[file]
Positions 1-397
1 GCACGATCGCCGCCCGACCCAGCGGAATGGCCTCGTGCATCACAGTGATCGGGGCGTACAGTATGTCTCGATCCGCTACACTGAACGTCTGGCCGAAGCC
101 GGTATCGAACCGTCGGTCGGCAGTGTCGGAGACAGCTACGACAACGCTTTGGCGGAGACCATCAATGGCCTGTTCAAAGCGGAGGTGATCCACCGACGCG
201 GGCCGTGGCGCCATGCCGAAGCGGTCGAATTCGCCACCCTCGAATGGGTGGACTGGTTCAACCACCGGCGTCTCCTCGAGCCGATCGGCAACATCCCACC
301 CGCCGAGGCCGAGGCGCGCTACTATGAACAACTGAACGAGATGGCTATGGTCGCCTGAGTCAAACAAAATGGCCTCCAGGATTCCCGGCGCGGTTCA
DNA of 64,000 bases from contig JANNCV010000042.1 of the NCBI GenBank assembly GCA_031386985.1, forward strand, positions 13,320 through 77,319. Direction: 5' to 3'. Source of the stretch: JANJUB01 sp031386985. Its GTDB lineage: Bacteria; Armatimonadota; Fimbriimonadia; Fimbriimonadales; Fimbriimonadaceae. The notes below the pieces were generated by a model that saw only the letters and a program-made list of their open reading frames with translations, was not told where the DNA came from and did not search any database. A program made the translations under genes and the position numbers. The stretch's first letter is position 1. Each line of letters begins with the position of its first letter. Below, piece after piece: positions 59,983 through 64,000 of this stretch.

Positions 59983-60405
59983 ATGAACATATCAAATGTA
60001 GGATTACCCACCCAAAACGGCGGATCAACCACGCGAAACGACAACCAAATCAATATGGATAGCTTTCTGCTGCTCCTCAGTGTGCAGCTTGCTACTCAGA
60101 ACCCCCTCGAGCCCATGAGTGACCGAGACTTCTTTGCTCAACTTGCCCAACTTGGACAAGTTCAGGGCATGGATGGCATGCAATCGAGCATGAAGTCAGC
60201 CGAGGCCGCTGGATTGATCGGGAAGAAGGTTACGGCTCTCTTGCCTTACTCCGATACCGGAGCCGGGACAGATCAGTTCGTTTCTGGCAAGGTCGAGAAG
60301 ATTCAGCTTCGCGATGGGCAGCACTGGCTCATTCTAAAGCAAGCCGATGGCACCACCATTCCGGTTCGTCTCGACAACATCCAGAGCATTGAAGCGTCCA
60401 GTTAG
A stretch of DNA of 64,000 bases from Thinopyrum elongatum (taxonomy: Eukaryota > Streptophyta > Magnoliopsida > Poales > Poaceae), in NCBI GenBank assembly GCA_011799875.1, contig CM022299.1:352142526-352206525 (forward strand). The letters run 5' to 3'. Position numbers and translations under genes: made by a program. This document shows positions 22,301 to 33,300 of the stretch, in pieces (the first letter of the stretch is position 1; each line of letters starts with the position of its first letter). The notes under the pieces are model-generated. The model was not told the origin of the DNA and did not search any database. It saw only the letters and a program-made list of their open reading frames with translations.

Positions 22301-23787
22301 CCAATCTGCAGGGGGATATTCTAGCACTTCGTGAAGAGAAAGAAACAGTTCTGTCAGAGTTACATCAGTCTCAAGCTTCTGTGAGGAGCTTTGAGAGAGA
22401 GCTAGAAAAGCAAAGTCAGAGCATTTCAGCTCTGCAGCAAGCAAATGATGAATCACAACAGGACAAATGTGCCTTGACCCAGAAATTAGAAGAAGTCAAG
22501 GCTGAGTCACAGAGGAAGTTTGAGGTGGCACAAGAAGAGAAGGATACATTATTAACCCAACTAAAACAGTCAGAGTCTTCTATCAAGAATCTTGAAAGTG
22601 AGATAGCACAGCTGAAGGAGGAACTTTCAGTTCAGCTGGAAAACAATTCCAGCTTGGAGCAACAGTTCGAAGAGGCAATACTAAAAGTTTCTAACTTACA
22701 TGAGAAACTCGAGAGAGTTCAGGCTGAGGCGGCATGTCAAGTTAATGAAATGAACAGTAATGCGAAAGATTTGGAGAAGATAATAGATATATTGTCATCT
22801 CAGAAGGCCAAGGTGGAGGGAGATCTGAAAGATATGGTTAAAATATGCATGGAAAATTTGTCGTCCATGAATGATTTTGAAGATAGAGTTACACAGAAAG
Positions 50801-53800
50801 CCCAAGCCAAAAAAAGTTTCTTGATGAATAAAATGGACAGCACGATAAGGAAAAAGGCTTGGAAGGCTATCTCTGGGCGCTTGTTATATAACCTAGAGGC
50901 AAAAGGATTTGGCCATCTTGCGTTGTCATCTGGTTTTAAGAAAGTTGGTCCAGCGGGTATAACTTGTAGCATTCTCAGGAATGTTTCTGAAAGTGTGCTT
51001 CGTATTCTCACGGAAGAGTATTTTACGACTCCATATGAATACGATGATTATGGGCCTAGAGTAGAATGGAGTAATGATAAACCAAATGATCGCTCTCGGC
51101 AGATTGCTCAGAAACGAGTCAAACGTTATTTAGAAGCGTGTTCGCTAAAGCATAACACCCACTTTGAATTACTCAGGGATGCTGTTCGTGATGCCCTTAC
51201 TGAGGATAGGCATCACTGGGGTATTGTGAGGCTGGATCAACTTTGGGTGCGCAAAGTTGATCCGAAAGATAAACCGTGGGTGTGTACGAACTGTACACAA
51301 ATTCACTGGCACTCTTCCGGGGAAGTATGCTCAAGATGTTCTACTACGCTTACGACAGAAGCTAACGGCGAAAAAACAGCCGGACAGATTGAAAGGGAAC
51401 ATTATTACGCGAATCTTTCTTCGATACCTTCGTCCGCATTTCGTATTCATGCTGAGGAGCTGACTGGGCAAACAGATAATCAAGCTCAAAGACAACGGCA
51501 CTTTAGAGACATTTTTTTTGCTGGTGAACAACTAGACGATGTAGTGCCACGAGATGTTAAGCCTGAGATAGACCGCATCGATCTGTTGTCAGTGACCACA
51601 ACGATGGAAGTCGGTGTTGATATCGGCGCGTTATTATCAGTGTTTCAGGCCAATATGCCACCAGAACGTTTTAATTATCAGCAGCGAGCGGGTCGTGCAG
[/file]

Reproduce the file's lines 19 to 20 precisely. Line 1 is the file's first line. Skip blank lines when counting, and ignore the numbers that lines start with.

22601 AGATAGCACAGCTGAAGGAGGAACTTTCAGTTCAGCTGGAAAACAATTCCAGCTTGGAGCAACAGTTCGAAGAGGCAATACTAAAAGTTTCTAACTTACA
22701 TGAGAAACTCGAGAGAGTTCAGGCTGAGGCGGCATGTCAAGTTAATGAAATGAACAGTAATGCGAAAGATTTGGAGAAGATAATAGATATATTGTCATCT